Turkey-Syria earthquake losses could reach $4 billion
The economic losses suffered by Turkey and Syria as a result of the devastating earthquake that struck them are enormous, exceeding $2 billion, and “may amount to $4 billion or more due to poor insurance coverage in the affected areas,” according to forecasts by the credit rating agency “Fitch”.
The 7.8-magnitude quake killed more than 20,000 people in Turkey and Syria, along with thousands more trapped under the rubble of demolished buildings.
It was the deadliest earthquake in the region since 1999.
Fitch said global reinsurers would bear most of the insurance payments due to the eventual earthquake.
Insurance coverage is likely to be low in most of the impacted parts of Turkey and Syria.
“The Turkish Disaster Insurance Complex was established after the 1999 Izmit earthquake to cover earthquake damage to residential buildings in urban areas. However, it does not cover human losses, liability claims, or indirect losses, such as business interruption.”
“Moreover, earthquake insurance coverage is technically mandatory in Turkey, but it is not often applied in practice. As a result, many residential properties are unsecured, particularly in many affected areas, where incomes of low-cost households are restricted.”
Read: Deadly 7.8 magnitude earthquake hits southeast Turkey
Insurance coverage in the inflicted parts of Syria is likely to be similarly low, especially given the economic effects of the country’s civil war.
Are insurance companies affected?
Fitch expects the insured losses to be significantly lower than the actual losses, possibly amounting to only $1 billion compared to losses exceeding $4 billion.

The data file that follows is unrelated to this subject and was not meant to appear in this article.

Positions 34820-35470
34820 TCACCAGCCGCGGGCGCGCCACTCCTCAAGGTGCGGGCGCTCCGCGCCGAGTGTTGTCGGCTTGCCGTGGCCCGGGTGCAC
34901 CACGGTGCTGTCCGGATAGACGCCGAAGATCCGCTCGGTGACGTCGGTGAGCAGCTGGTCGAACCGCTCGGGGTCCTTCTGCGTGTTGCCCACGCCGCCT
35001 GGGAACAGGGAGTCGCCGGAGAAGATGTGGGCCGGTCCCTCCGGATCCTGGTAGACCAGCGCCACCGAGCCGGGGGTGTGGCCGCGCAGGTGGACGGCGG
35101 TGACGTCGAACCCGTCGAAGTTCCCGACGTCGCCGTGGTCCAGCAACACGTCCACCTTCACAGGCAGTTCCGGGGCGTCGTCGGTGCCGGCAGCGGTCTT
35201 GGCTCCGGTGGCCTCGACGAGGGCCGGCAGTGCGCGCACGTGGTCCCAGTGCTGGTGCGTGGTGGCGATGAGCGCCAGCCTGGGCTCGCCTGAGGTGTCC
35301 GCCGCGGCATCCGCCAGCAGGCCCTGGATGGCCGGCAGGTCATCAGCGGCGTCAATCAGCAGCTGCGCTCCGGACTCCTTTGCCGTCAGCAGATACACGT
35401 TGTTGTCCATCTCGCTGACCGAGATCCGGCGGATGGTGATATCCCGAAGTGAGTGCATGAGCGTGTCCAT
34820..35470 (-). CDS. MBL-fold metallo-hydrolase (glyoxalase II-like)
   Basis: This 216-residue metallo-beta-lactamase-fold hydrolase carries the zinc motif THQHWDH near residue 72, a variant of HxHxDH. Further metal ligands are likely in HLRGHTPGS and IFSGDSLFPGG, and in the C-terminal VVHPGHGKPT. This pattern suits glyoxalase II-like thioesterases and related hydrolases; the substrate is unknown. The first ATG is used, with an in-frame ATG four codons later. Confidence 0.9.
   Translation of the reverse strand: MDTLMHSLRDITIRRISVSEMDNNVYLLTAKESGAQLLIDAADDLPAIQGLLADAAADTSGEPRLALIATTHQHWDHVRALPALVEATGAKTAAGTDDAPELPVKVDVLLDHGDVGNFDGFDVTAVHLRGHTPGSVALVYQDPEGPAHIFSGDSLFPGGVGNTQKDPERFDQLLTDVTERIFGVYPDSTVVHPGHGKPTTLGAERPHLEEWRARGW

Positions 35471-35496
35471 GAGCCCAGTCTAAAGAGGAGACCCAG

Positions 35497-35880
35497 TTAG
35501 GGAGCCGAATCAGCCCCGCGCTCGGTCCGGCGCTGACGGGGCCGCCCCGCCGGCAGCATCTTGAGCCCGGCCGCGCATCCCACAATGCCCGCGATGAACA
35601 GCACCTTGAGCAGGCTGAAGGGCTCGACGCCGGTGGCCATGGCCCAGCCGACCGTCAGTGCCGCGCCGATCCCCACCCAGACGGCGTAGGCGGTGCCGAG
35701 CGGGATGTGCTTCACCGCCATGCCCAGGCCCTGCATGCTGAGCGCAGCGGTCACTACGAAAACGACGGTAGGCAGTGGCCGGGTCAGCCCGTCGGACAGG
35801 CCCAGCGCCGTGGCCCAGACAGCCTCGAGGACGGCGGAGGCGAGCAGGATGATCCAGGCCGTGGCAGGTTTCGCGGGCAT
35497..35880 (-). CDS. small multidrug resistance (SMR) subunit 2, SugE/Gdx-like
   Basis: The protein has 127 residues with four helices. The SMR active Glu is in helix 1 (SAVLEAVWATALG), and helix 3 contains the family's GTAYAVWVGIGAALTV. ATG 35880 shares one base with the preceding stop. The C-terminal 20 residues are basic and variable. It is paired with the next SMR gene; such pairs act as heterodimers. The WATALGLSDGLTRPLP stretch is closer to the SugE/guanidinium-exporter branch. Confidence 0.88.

“The vast majority of insured losses will be covered by reinsurance, but the amount waived is likely to be minimal in the context of the global reinsurance market, with no implications for reinsurers’ ratings,” it said.
Fitch says most insurance payments will be borne by global reinsurers.
Turkey’s economy. Where to?
Turkey is suffering from high inflation and a collapsing currency due to the adoption of unconventional economic policies by its president, Recep Tayyip Erdogan. His calls for lower interest rates sent inflation to a 24-year high of 85 percent last year, and the lira has fallen to ten percent of its value against the dollar over the past decade.
The quakes are expected to damage production in the damaged areas, which account for 9.3 percent of Turkey’s gross domestic product.
Data from the Istanbul Energy Exchange showed Turkey’s electricity use fell 11 percent on Monday from the previous week, reflecting the impact on consumption.
These damages will weigh on economic growth this year.
Officials and economists expected that economic growth in Turkey will be damaged this year as a result of the repercussions of the earthquake.
Experts said Turkey’s major quakes would add billions of dollars in spending to Ankara’s budget and cut economic growth by two percentage points this year. The government will be forced to undertake massive reconstruction efforts ahead of crucial elections.
“There will be billions of dollars in damage,” a senior official told Reuters, adding that a quick reconstruction of infrastructure, homes, and factories would be needed.
The coming weeks, which will see bodies recovered and rubble cleared, are likely to overshadow the run-up to the May 14 presidential and parliamentary elections, which pose the toughest challenge to President Recep Tayyip Erdogan in his two decades in power.
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